NASA, in cooperation with Intuitive Machines, is moving the landing site for the first Commercial Lunar Payload Services (CLPS) mission to Moon’s South Pole as an important first step in managing risks for future Artemis landings.
One of the first lunar payload deliveries under NASA’s CLPS initiative was awarded to Intuitive Machines in May 2019. The company’s first flight, Intuitive Machines-1 (IM-1) will carry six NASA payloads on its Nova-C lunar lander to a site near the Malapert A crater. This relatively flat and safe region is within the heavily cratered southern highlands on the side of the Moon visible from Earth.
The NASA payloads will focus on demonstrating communication, navigation and precision landing technologies, and gathering scientific data about rocket plume and lunar surface interactions, as well as space weather and lunar surface interactions affecting radio astronomy. Through the CLPS initiative, NASA is supporting the development of a lunar economy by working with American companies to deliver scientific, exploration, and technology payloads to the Moon’s surface and lunar orbit.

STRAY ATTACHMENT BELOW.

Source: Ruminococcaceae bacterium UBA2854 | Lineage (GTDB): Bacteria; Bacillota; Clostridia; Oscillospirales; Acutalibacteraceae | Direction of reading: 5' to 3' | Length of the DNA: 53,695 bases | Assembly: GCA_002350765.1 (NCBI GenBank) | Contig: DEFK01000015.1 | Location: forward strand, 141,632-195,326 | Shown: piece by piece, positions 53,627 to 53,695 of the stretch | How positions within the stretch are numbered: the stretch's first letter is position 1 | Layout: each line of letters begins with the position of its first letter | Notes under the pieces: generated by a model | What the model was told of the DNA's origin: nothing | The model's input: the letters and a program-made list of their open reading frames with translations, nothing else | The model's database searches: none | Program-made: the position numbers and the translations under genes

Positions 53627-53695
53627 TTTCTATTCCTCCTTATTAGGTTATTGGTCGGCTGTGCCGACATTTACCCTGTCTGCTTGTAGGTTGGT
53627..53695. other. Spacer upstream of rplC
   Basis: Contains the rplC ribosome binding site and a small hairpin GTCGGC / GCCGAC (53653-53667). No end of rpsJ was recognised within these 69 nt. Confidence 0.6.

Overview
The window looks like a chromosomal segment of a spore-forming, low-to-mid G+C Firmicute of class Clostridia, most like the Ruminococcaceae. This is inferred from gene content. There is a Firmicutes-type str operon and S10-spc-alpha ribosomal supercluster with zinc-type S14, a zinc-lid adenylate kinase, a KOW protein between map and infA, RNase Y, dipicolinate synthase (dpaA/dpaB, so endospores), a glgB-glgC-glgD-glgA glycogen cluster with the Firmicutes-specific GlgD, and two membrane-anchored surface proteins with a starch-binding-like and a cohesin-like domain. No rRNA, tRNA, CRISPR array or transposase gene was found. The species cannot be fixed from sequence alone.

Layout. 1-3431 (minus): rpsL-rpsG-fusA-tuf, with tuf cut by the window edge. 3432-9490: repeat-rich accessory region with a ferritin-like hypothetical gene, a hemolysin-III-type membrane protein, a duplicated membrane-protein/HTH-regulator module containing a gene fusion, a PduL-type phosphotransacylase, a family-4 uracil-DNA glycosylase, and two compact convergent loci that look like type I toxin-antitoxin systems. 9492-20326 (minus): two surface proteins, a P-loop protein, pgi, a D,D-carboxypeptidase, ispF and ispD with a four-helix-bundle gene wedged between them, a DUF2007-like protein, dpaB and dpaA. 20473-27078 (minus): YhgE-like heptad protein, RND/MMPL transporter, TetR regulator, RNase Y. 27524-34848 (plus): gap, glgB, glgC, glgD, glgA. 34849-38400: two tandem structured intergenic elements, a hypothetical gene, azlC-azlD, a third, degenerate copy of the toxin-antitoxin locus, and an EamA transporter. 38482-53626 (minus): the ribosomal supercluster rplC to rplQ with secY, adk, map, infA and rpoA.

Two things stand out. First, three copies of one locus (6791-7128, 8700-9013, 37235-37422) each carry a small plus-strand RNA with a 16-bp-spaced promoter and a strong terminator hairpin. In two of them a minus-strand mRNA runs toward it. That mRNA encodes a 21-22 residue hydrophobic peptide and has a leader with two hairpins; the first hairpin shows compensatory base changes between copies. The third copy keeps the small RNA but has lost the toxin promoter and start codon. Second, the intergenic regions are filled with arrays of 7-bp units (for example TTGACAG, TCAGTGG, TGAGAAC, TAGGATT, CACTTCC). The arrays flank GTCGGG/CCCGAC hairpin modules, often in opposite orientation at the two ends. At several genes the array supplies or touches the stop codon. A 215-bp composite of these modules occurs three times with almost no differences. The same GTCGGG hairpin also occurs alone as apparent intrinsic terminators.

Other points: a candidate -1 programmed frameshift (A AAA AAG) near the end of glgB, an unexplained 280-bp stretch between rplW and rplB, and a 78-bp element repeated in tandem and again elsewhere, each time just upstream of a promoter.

The decision to move from the original landing site in Oceanus Procellarum was based on a need to learn more about terrain and communications near the lunar South Pole, which is expected to be one of the best locations for a sustained human presence on the Moon. Landing near Malapert A also will help mission planners understand how to communicate and send data back to Earth from a location that is low on the lunar horizon. The landing date is expected in the third quarter of 2023.
While NASA is the primary customer purchasing lunar delivery services, CLPS vendors also work with other customers to send non-NASA payloads to the Moon. CLPS providers are responsible for managing their activities to ensure they are compliant with NASA schedule requirements. Intuitive Machines will confirm the launch date, lunar landing date, and duration of lunar surface operations, as well as updates on the thermal environment that the payloads will experience, given the temperature extremes for lunar transit and at the lunar South Pole.
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